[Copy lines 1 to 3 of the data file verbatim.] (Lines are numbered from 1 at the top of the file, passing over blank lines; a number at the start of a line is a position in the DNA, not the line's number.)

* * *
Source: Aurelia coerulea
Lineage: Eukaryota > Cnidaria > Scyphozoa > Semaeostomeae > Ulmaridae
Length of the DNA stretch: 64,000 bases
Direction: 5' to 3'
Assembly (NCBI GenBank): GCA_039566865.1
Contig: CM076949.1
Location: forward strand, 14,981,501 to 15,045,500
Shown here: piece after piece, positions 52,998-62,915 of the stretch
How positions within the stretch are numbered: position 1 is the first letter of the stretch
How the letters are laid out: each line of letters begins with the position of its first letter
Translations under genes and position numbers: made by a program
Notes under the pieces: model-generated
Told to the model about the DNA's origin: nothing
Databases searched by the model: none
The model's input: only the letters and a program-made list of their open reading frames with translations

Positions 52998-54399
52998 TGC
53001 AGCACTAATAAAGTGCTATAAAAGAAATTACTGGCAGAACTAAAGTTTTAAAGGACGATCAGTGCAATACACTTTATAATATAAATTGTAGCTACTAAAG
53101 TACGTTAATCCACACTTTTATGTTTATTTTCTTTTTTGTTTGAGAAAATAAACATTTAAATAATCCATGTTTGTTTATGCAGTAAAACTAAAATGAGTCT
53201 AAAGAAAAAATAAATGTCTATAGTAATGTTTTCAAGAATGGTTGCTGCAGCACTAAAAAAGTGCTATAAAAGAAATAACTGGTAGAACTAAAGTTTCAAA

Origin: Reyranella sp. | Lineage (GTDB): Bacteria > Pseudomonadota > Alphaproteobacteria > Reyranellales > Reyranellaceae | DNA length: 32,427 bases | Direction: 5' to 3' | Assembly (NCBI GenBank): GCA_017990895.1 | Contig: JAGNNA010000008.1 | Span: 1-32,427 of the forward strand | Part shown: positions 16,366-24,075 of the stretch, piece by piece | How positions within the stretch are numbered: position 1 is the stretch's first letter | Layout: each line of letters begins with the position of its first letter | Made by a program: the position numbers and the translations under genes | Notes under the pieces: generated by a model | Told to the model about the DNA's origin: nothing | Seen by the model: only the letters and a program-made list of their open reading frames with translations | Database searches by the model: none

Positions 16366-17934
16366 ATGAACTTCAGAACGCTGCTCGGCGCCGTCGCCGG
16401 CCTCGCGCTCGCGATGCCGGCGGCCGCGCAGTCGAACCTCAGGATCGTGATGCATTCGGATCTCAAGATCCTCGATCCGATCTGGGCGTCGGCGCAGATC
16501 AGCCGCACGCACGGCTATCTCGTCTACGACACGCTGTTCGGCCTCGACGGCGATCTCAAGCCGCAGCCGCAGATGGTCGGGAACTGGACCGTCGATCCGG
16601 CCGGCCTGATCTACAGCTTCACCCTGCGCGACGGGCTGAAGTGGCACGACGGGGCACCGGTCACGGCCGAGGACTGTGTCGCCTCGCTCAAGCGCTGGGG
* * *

Source: Aurelia coerulea
Lineage: Eukaryota > Cnidaria > Scyphozoa > Semaeostomeae > Ulmaridae
Length of the DNA stretch: 64,000 bases